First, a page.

'Couldn't stop reading it' Pulitzer: Sun reporter Lisa Pollak has been awarded a 1996 Pulitzer Prize for her feature story "The Umpire's Sons."

April 08, 1997|By Scott Shane | Scott Shane,SUN STAFF

Lisa Pollak, a reporter for The Sun, won the Pulitzer Prize yesterday for an eloquent story on the family of baseball umpire John Hirschbeck, who lost one son to a rare genetic disease and whose second son also has the disease.

The award of journalism's highest honor in the feature writing category to Pollak, 27, who joined The Sun last year, was the first Pulitzer in 12 years for the newspaper and the 11th in its history, in addition to two for The Evening Sun.

Pollak's story, "The Umpire's Sons," which appeared Dec. 29, recounted a family tragedy that had become a footnote in the feverish media coverage after Orioles second baseman Roberto Alomar spat on Hirschbeck after a controversial call.

"We just couldn't stop reading it," said Gregory L. Moore, managing editor of the Boston Globe, who chaired the Pulitzer jury that nominated finalists in the feature writing category. "You really felt what the family was feeling. It was moving but not maudlin."

The story described the 1993 death of Hirschbeck's 8-year-old son, John, from adrenoleukodystrophy, or ALD, and the arduous treatment endured by his younger son, Michael, now 10, for the same disease. Pollak told much of the story through the eyes of Michael, whose devotion to his brother left a strong impression during her two daylong visits to the Hirschbecks at their home in Poland, Ohio.

Pollak said yesterday that the idea for the story came to her after she returned from the funeral of a friend who had died of cancer. She was struck by the repeated passing mention of the death of Hirschbeck's son in news coverage of his conflict with Alomar.

"In all the hoopla over the spitting incident, it had been forgotten that this was a man who'd lost a child," Pollak said yesterday. "To me, there was this human story underneath all the baseball stuff."

The same idea occurred to Lynda Robinson, a Sun features editor, who would edit the story along with enterprise editor Jan Winburn. Through Baltimore's Kennedy Krieger Institute, where both boys had been treated, Pollak contacted John and Denise Hirschbeck.

They had had their fill of publicity after the Sept. 27 spitting incident and were reluctant to cooperate, Mrs. Hirschbeck said yesterday from Ohio.

"To be honest, we were very skeptical. Basically we're pretty private people," she said. But they agreed to an initial meeting partly in the hope that publicity would encourage support for research on ALD.

They found Pollak different from other journalists who had spoken with them -- more patient, more interested, more determined to understand their experience. "You could tell she wasn't going down a checklist," Mrs. Hirschbeck said.

The initial plan was to put the story in the paper quickly. But after an exhausting day of interviewing at the Hirschbeck home, Pollak called Robinson from Ohio to say she wanted to return for a second visit. There was an extraordinary story to tell, and she wanted to make sure she understood it.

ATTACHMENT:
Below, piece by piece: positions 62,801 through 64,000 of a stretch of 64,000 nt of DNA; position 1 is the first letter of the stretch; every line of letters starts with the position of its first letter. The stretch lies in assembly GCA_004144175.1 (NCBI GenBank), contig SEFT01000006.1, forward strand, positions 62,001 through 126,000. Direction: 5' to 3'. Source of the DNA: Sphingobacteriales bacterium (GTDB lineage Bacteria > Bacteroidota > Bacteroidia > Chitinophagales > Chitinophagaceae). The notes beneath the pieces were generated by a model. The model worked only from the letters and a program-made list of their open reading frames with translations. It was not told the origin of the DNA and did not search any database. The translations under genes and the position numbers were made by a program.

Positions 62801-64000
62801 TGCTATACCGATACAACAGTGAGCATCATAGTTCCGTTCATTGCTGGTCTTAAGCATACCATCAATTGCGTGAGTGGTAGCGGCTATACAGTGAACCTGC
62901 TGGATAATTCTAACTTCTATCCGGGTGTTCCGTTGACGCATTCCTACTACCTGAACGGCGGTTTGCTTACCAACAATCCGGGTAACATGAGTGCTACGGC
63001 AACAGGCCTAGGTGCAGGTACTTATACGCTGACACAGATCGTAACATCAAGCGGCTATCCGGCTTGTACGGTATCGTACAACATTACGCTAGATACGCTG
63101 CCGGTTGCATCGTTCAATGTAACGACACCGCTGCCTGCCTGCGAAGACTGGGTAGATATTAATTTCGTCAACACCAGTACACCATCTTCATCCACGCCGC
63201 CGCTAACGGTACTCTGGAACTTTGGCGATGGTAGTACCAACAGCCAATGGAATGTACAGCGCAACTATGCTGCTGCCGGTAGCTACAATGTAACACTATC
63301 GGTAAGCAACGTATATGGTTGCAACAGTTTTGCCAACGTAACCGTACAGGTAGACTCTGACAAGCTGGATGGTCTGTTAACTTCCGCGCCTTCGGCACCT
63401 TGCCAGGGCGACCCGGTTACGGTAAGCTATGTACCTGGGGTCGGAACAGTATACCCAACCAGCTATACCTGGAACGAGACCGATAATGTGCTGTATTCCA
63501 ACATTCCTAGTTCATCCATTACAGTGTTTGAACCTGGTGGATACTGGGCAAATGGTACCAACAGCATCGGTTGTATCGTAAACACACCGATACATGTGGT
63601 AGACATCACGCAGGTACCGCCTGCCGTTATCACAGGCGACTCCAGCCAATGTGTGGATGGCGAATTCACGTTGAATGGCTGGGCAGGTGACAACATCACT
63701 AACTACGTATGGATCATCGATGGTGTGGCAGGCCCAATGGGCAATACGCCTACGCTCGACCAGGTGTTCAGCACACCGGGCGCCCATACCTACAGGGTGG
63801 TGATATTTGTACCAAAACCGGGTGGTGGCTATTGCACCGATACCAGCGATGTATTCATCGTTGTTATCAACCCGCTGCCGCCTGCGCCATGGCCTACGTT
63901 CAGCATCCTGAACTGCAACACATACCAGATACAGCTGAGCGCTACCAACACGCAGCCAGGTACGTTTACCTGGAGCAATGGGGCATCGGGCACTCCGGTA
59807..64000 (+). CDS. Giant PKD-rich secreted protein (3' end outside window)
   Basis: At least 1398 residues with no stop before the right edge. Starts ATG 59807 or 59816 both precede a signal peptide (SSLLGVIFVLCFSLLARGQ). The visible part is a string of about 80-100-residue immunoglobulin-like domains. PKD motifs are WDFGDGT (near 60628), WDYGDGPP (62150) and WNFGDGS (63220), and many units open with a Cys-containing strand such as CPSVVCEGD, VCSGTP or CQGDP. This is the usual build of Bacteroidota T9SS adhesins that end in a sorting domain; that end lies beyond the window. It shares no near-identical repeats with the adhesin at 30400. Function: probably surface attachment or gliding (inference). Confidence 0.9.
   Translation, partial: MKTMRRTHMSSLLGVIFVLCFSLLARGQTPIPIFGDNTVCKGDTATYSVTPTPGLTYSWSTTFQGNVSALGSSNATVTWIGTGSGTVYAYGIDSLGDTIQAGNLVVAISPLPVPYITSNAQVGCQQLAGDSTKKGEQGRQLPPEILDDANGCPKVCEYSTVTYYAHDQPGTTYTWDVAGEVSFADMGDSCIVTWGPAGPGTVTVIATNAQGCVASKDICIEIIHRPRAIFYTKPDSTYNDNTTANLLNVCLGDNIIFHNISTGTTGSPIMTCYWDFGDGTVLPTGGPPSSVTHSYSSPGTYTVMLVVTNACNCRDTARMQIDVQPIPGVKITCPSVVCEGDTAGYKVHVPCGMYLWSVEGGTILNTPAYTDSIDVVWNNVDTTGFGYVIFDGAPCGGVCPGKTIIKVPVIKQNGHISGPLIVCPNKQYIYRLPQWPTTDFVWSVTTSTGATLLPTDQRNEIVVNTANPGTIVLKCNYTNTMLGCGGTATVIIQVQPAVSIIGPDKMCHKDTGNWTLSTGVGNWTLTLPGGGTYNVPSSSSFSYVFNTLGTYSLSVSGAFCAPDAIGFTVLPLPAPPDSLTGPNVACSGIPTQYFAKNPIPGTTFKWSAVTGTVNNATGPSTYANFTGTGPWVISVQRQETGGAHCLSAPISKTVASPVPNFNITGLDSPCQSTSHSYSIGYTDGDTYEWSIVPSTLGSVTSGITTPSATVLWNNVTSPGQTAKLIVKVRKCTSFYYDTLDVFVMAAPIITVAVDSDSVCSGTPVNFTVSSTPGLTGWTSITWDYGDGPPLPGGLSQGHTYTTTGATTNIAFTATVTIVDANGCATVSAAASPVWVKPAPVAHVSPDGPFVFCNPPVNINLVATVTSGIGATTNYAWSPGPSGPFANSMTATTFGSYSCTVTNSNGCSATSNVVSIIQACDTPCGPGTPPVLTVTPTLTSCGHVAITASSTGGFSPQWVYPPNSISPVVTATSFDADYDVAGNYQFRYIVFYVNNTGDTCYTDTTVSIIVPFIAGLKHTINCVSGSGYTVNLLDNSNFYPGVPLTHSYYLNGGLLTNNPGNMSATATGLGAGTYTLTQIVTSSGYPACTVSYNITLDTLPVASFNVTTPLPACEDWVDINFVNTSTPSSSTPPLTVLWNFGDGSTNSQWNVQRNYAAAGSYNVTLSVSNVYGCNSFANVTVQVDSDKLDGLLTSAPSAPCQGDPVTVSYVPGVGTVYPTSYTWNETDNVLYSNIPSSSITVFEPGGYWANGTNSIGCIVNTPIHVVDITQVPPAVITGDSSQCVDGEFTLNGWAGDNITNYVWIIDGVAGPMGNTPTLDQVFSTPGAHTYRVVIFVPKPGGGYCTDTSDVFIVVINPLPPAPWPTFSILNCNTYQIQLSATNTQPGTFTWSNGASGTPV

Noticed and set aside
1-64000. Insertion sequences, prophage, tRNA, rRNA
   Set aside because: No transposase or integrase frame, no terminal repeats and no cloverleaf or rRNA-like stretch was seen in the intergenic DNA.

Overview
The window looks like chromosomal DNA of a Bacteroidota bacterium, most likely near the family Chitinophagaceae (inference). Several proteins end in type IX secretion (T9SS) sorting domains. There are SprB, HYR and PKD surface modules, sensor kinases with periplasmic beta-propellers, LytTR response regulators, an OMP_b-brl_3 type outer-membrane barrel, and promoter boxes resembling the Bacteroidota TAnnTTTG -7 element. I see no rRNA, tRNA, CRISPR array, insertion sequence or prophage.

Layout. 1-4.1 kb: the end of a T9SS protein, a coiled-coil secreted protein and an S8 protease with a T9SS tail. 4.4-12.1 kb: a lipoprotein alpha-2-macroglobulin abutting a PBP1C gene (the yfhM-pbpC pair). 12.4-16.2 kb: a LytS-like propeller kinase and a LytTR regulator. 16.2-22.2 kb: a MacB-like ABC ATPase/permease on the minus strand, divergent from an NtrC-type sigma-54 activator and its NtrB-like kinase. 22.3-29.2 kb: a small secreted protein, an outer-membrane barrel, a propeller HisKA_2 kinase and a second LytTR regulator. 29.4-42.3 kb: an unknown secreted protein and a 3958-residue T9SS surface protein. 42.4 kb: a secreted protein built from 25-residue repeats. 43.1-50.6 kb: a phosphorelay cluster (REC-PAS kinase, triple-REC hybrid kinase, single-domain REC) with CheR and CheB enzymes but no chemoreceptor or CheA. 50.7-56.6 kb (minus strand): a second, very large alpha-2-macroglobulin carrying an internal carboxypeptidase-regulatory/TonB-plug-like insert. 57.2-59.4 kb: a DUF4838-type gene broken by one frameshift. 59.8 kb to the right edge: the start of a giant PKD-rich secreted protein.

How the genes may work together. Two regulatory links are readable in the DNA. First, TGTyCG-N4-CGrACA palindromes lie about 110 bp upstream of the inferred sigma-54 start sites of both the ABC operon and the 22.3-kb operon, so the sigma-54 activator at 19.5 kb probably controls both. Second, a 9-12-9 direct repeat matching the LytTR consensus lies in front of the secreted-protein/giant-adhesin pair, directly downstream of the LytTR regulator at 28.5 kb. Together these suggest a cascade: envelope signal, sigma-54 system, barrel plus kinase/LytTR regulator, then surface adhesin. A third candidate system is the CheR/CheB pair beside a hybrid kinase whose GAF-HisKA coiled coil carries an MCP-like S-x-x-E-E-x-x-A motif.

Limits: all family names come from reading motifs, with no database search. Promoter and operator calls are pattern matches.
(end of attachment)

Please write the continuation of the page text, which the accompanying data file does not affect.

"She was overwhelmed, but she was excited," Robinson said.

There followed many weeks of writing and editing, using hours of tape of Pollak's interviews in Ohio. She visited the Hirschbecks again in November and called them many times. She interviewed other families whose children suffered from ALD and who had met the Hirschbecks.

But from the beginning, she focused on Michael and on the theme of brothers: the young John and Michael; John Hirschbeck and his brother Mark, also a major-league umpire; and Alomar and his brother Sandy, catcher for the Cleveland Indians.

"The Hirschbeck boys shared," Pollak wrote. "They shared the love of their mother and father and younger sisters. They shared a big bedroom in a warm, tidy house in Poland, Ohio. They shared a mutated gene, passed silently from grandmother to mother to children, silently because it didn't kill girls, silently because it is so rare few people have ever heard of it."

With a repeated, ominous phrase, Pollak captured the boys' closeness and their medical catastrophe: "Everywhere the older brother went, the younger brother followed." She chose to close the story with a verbatim quotation from Michael's tour of the bedroom he had shared with John.

In the end, the Hirschbecks were gratified with the result. "She really captured our story," Mrs. Hirschbeck said yesterday.

Yesterday at 3: 20 p.m., when the news of Pollak's honor moved over the news wires, more than 100 colleagues gathered in the newsroom for cake and champagne.

Pollak, who joined the paper in July from the Raleigh (N.C.) News & Observer, expressed gratitude to fellow Sun feature writers and editors "who inspire me every day" and particularly to the Hirschbecks, for trusting her with their darkest and most private feelings.

"I always say you're just the conduit for a story," she said. "You don't have the chance to share stories like this many times in a year or a lifetime."

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